The above arrangement is not found in the Scriptures. As authorized by God, the congregation is composed of saints, with the bishops and deacons.
1 Paul and Timotheus, the servants of Jesus Christ, to all the saints in Christ Jesus which are at Philippi, with the bishops and deacons:
Bishops and deacons hold an office in the congregation.
1 Tim 3:1-13
3 This is a true saying, If a man desire the office of a bishop, he desireth a good work. 2 A bishop then must be blameless, the husband of one wife, vigilant, sober, of good behaviour, given to hospitality, apt to teach; 3 Not given to wine, no striker, not greedy of filthy lucre; but patient, not a brawler, not covetous; 4 One that ruleth well his own house, having his children in subjection with all gravity; 5 (For if a man know not how to rule his own house, how shall he take care of the church of God?) 6 Not a novice, lest being lifted up with pride he fall into the condemnation of the devil. 7 Moreover he must have a good report of them which are without; lest he fall into reproach and the snare of the devil. 8 Likewise must the deacons be grave, not doubletongued, not given to much wine, not greedy of filthy lucre; 9 Holding the mystery of the faith in a pure conscience. 10 And let these also first be proved; then let them use the office of a deacon, being found blameless. 11 Even so must their wives be grave, not slanderers, sober, faithful in all things. 12 Let the deacons be the husbands of one wife, ruling their children and their own houses well.13 For they that have used the office of a deacon well purchase to themselves a good degree, and great boldness in the faith which is in Christ Jesus.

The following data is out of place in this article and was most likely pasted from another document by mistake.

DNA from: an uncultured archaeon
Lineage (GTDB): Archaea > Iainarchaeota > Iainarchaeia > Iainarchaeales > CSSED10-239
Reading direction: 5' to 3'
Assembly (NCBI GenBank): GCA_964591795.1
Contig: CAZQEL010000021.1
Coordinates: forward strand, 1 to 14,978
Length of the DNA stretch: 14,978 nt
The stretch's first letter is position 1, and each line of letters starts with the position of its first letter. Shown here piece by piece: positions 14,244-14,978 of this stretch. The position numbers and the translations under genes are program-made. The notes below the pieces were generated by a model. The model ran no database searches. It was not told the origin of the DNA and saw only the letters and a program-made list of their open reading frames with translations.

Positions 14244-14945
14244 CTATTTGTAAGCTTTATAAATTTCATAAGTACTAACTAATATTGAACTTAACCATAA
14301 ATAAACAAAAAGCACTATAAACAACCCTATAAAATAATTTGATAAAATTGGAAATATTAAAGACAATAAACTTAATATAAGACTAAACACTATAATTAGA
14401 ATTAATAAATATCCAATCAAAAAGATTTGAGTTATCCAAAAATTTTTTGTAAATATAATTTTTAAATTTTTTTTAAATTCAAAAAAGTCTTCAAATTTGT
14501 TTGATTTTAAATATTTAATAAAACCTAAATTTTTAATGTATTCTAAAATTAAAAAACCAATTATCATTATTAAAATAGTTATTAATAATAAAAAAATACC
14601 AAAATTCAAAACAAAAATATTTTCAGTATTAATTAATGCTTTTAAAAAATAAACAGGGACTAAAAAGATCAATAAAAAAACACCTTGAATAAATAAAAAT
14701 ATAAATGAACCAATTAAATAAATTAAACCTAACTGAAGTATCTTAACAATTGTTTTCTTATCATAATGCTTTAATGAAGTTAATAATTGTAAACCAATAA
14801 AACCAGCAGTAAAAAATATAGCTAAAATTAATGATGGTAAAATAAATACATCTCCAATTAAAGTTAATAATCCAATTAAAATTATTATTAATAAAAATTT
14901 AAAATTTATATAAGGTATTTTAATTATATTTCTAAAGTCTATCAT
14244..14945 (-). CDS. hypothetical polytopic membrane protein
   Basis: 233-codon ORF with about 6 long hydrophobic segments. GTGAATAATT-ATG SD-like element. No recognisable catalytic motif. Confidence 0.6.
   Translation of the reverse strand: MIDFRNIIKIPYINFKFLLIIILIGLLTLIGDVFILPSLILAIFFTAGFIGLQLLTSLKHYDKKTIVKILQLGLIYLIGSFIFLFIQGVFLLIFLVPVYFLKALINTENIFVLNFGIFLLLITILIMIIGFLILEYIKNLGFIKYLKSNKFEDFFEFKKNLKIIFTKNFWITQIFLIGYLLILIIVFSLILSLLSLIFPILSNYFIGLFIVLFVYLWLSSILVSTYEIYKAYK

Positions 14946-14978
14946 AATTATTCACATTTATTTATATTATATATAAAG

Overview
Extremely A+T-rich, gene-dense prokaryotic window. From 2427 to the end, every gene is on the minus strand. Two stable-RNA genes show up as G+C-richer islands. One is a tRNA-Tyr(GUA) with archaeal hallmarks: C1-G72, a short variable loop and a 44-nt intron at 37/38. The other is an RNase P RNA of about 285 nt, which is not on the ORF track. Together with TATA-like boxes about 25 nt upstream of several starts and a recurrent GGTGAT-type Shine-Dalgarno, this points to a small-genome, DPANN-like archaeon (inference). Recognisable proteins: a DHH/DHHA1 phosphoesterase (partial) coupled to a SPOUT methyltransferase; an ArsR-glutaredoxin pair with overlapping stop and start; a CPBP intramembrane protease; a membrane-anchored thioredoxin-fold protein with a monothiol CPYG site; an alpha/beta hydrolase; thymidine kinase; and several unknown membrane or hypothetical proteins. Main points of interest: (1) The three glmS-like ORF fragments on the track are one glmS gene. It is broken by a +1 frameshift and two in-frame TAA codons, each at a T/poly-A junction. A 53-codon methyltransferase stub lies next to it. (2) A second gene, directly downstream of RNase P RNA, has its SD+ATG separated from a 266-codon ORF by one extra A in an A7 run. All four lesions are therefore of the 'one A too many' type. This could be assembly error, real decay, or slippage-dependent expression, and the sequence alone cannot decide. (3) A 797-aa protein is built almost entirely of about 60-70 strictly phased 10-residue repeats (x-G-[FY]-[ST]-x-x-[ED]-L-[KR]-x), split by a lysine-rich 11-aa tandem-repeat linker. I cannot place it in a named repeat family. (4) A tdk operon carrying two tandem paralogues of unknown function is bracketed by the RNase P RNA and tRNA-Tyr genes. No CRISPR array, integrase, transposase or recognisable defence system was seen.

There is no office of an evangelist. The evangelist has a work to do, the work of an evangelist, speaking and teaching the word of God.
2 Tim 4:1-5
4 I charge thee therefore before God, and the Lord Jesus Christ, who shall judge the quick and the dead at his appearing and his kingdom; 2 Preach the word; be instant in season, out of season; reprove, rebuke, exhort with all longsuffering and doctrine. 3 For the time will come when they will not endure sound doctrine; but after their own lusts shall they heap to themselves teachers, having itching ears; 4 And they shall turn away their ears from the truth, and shall be turned unto fables. 5 But watch thou in all things, endure afflictions, do the work of an evangelist, make full proof of thy ministry.